Your body and an ecosystem have some similarities. In nature, all of the fish and birds will suffer if something happens to the pond; and when the birds disappear so too do all of the plants and animals that depend on those birds. We may not realize it but our body works on very comparable principals. That’s the reason why a wide variety of illnesses can be connected to something which at first appears so isolated like hearing loss.
In a way, that’s just more proof of your body’s ecosystem-like interdependence. When something affects your hearing, it may also influence your brain. We call these conditions comorbid, a fancy (and specialized) label that illustrates a connection between two conditions without necessarily pointing directly at a cause-and-effect relationship.
We can discover a lot regarding our bodies’ ecosystem by comprehending ailments that are comorbid with hearing loss.
Diseases Associated With Hearing Loss
So, let’s suppose that you’ve been noticing the signs of hearing loss for the last couple of months. You’ve been having a hard time making out conversation when you go out to eat. The volume of your television is constantly getting louder. And some sounds sound so far away. It would be a smart choice at this point to make an appointment with a hearing specialist.
Your hearing loss is connected to numerous health problems whether your aware of it or not. Some of the health conditions that have documented comorbidity with hearing loss include:
- Depression: a whole host of concerns can be the consequence of social isolation due to hearing loss, some of which are related to your mental health. So depression and anxiety, not surprisingly, have been shown in several studies, to have a high rate of comorbidity with hearing loss.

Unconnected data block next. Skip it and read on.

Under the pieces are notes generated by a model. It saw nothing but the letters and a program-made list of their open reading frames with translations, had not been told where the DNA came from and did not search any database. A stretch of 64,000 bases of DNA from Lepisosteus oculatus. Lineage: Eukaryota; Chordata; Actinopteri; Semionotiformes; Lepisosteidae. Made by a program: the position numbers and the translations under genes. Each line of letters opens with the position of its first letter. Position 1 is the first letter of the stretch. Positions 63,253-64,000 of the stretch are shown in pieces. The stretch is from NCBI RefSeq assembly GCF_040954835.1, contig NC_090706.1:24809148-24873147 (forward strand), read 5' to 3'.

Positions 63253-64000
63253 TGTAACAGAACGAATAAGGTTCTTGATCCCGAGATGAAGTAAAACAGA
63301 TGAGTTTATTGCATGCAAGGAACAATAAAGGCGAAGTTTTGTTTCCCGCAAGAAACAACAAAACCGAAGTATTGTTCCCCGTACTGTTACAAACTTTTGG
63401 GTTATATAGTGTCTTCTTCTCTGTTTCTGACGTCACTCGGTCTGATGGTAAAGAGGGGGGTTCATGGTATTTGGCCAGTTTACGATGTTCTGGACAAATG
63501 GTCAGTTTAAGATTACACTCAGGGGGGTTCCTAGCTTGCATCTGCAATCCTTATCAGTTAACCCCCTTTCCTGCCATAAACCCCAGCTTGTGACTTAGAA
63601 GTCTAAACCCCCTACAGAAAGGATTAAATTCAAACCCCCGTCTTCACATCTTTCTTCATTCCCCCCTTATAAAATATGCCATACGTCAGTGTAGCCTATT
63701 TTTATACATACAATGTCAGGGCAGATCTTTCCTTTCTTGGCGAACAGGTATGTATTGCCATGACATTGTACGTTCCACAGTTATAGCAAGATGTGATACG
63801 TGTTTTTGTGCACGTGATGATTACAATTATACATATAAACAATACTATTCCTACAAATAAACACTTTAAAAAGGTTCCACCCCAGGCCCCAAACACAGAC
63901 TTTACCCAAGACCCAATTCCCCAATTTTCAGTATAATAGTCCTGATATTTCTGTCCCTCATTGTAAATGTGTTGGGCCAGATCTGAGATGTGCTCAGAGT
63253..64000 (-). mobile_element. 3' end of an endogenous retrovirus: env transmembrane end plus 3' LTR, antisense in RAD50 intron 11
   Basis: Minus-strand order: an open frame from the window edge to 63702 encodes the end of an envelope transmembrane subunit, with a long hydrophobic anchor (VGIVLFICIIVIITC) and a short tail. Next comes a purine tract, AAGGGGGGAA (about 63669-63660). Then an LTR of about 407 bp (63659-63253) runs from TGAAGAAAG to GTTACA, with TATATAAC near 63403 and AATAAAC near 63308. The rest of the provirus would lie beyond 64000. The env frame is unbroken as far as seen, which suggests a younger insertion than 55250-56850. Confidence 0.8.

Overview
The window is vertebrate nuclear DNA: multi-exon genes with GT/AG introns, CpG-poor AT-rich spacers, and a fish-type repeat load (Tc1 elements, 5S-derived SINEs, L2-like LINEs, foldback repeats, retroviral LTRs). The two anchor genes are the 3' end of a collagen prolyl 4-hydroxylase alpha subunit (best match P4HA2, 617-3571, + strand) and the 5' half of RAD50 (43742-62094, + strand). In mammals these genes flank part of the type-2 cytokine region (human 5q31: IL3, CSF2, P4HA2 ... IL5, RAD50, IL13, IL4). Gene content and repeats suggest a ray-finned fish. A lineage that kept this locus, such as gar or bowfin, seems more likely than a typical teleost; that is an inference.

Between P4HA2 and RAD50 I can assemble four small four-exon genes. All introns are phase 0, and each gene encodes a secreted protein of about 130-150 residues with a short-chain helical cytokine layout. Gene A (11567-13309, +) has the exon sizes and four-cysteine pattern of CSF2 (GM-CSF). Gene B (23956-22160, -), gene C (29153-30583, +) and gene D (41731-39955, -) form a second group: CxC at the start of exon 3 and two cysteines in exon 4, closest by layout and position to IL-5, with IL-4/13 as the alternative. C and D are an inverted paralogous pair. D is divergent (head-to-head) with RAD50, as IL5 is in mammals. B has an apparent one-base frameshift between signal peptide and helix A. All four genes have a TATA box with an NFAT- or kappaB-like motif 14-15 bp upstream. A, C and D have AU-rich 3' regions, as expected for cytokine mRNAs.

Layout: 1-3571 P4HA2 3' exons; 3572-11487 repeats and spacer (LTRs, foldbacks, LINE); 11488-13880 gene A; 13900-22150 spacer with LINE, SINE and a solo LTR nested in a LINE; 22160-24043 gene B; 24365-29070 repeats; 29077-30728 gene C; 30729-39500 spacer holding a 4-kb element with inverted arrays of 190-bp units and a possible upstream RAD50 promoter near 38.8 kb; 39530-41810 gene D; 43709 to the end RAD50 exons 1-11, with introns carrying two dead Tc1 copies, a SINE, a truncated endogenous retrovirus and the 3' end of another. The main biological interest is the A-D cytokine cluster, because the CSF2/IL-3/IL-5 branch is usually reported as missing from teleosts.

- Cardiovascular disease: on occasion hearing loss has nothing to connect it with cardiovascular conditions. In other cases, cardiovascular problems can make you more susceptible to hearing loss. That’s because one of the initial symptoms of cardiovascular disease is trauma to the blood vessels in the inner ear. As that trauma gets worse, your hearing could suffer as an outcome.
- Vertigo and falls: your main tool for balance is your inner ear. There are some forms of hearing loss that can play havoc with your inner ear, resulting in dizziness and vertigo. Falls are progressively more dangerous as you get older and falls can happen whenever someone loses their balance
- Dementia: neglected hearing loss has been linked to a higher risk of dementia, although the underlying cause of that relationship is unclear. Many of these cases of dementia and also cognitive decline can be reduced, according to research, by using hearing aids.
- Diabetes: additionally, diabetes can have a negative affect on your nervous system all over your body (specifically in your extremities). one of the areas especially likely to be damaged are the nerves in the ear. This damage can cause loss of hearing all on its own. But diabetes-related nerve damage can also make you more vulnerable to hearing loss caused by other issues, often adding to your symptoms.
What’s The Answer?
When you add all of those connected health conditions on top of each other, it can look a bit intimidating. But it’s important to remember one thing: dealing with your hearing loss can have enormous positive impacts. While scientists and researchers don’t exactly know, for instance, why dementia and hearing loss show up together so often, they do know that managing hearing loss can significantly lower your risk of dementia.
So the best course of action, regardless of what comorbid condition you might be concerned about, is to get your hearing checked.
Part of an Ecosystem
This is the reason why health care specialists are reconsidering the importance of how to manage hearing loss. Your ears are being considered as a part of your general health profile instead of being a targeted and limited issue. We’re starting to consider the body as an interconnected environment in other words. Hearing loss doesn’t necessarily arise in isolation. So it’s relevant to pay attention to your health as a whole.